A monumental mistake?

Floyd County Courthouse and the Confederate flag that stands in front of i.

In Virginia, a commonwealth named after a virgin queen — or at least the English believed she was  — is also the home of the most public icons of a lost cause, a lost war and a losing battle to hold on to what was not and, thankfully, never will be.

The Southern Poverty Law Center, which keeps an eye on hate groups that espouse terror and continue to wage war on the United States, says Virginia has 220 public symbols of a time when certain Americans turned their back on their country and killed other Americans to protect their right to own slaves.

Three military bases in Virginia bear the name of a Confederate military leader.  Virginia and Georgia have more than 25 percent of the 700-pus statues and monuments celebrated a war the South lost.  Of 109 public schools named for Confederate icons.  Hypocritically, 25 percent of those schools teach a primarily black student body and a tenth of the schools have populations that are more than 90 percent black.

Some 500 roads, highways and bridge memorialize the Confederacy and those suns of he South are also the names of 80 counties and cities here in the land of the free.

Originally, the town of Floyd was “Jacksonville,” named for former President, Indian fighter and well-known troublemaker Andrew Jackson.  The town was the county seat for Floyd County, created by the Virginia General Assembly in 1831 by carving out a piece of Montgomery County and naming it for former governor John Floyd, who also ran for President in 1832 under the “Nullifier” party.  Floyd carried South Carolina in that election and received 11 electoral votes.

Jacksonville, incorporated in 1858, petitioned for a name change and the General Assembly renamed the town as Floyd, same as the county.

At the county courthouse in Floyd, a statue of a generic Confederate soldier stands as a memorial to those who fought and died in the Civil War, or so we are told. Others talk about a company that sold a lot of the same statues to a lot of small towns and made a lot of money doing so.

No statue, however, of John Floyd, the governor whose name adorns the county and only incorporated town within its boundaries.

Some folks in Floyd question why the statue of a Confederate stands on the Courthouse lawn.  Nob big uproar at this point.  For the most part, something that sits in the grass without much recognition or controversy.

Removing the statue is not as easy as one might think.  Only the Commonwealth can remove a war memorial.  Towns and communities have no say in whether or not a war memorial stays or goes.  During the Civil War, Floyd County had a large number of Union supporters and the county supported the Republicans during reconstruction.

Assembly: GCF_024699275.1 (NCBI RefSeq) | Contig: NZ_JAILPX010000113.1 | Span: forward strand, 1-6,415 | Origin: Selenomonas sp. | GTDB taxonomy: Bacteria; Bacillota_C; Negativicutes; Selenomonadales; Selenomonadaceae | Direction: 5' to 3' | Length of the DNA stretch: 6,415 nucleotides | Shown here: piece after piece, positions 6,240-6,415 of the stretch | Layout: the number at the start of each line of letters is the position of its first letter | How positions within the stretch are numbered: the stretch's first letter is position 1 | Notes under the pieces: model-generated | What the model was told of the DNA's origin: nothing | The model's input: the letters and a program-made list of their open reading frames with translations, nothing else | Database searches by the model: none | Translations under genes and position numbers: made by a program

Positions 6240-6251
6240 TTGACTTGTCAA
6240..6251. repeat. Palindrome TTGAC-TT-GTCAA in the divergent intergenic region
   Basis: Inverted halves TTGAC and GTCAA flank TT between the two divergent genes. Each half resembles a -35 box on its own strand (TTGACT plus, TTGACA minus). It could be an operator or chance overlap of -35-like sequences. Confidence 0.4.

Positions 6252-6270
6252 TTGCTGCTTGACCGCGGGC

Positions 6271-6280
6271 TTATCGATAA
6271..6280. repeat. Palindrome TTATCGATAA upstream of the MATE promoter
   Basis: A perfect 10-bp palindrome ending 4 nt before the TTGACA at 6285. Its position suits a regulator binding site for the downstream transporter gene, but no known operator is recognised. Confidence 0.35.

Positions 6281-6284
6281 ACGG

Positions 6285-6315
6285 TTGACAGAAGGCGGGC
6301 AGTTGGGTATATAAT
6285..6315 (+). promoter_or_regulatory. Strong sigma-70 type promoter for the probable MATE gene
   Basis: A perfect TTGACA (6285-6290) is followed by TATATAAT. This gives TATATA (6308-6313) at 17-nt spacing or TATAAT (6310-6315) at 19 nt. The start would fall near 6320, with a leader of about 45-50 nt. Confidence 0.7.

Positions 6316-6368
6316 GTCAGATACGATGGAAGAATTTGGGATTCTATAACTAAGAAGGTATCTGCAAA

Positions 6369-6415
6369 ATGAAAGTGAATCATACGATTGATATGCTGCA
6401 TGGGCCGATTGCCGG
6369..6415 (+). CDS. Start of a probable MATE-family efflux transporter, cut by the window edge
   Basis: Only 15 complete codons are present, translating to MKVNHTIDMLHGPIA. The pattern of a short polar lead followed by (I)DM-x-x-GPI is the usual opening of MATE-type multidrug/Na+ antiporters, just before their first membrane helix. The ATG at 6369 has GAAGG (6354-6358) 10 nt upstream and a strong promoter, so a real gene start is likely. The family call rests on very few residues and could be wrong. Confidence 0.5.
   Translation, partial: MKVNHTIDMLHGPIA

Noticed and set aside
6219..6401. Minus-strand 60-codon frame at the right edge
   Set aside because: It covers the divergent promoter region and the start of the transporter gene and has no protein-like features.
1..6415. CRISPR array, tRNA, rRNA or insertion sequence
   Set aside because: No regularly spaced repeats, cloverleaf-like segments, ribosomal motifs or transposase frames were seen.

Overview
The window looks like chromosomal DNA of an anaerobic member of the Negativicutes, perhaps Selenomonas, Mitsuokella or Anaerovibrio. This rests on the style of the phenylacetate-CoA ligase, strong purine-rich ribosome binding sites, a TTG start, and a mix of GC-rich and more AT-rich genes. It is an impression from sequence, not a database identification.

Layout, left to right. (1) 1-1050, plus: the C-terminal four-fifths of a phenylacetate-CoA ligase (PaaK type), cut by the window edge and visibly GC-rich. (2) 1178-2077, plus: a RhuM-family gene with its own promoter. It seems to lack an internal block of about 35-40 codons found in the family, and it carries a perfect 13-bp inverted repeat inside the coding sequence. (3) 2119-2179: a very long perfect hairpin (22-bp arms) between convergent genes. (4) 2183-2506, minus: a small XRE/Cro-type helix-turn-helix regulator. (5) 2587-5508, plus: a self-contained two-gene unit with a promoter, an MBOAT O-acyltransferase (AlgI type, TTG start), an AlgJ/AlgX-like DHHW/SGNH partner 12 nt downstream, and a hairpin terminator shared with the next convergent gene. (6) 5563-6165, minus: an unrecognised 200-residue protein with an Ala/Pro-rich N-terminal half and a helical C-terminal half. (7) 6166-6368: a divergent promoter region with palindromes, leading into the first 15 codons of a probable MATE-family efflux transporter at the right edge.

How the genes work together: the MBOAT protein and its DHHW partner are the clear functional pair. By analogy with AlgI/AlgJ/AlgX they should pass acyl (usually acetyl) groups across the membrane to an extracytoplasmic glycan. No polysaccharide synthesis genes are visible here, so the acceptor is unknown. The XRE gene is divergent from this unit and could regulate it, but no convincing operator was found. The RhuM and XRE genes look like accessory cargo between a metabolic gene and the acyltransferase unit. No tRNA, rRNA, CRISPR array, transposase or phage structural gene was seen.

Plans to remove the statue of Robert E. Lee in Charlottesville brought white supremacists, the Ku Klux Klan and other racists to the former home of Thomas Jefferson and violence that erupted in the event brought the death of a woman and dozens sought help in hospitals for treatment of wounds.

A 20-year-old Kentuckian now living in Ohio drove to Charlottesville last week to join his white supremacist colleagues to shout obscenities, threats and praise for Adolph Hitler.

James Alex Fields Jr., however, apparently wasn’t content with protesting and shouting and snapping Nazi salutes.  FBI agents and Charlottesville police say he took to the wheel of a Dodge Challenger and slammed into a crowd of counter protesters who outnumber the racists and urged tolerance and love.  News photos of the attack showed bodies thrown into the aid before slamming into the pavement as the Dodge plowed through the crowd at high speed.

People fly into the air as a vehicle drives into a group of protesters demonstrating against a white nationalist rally in Charlottesville, Va., Saturday, Aug. 12, 2017. (Ryan M. Kelly/The Daily Progress via AP)

Fields faces a murder charge for running down and killing 32-year-old Heather Heyer during his literal drive-through attack.

It took President Donald Trump three days to come up with what many felt was too little, too late in condemning the white supremacists, the KKK and the Nazi wannabes by reading, in a flat, unemotional tone that shows no concern or compassion.

Missing from his condemnation was any criticism of white nationalists and the alt-right.

Then later that same day, he flew off in a tangent in front of reporters at the Trump Tower with by blaming both sides in the protests and rally and, actually, praising some of the white supremacists.  Then it took another day to claim removing Confederate statues was “foolish.”

The deep cancer called racism continues to lurk just beneath the surface of the American psyche.  It haunts this nation.

So do all those statues, memorials and icons of a failed, traitorous war by disruptive Southern thugs who tried to tear this country apart primarily so they could protect their right to enslave others for profit.

The current road to removal of Confederate memorials began in Charleston, S.C. after then governor Nikki Haley, now ambassador to the United Nations, ordered removal of the “Stars and Bars” flag from the statehouse grounds.

On Monday of this week, the Baltimore City Council decided to take down three statues in that Maryland City.  They came down after dark, without any announcement, the next night.

Reported The Washington Post:

“It’s done,” Mayor Catherine Pugh told her city on Wednesday morning. She explained, “With the climate of this nation, that I think it’s very important that we move quickly and quietly.”

It is time to bring down many more of those icons of a perverse time in American society.

No.  It is long, past time. Time for America to move on.

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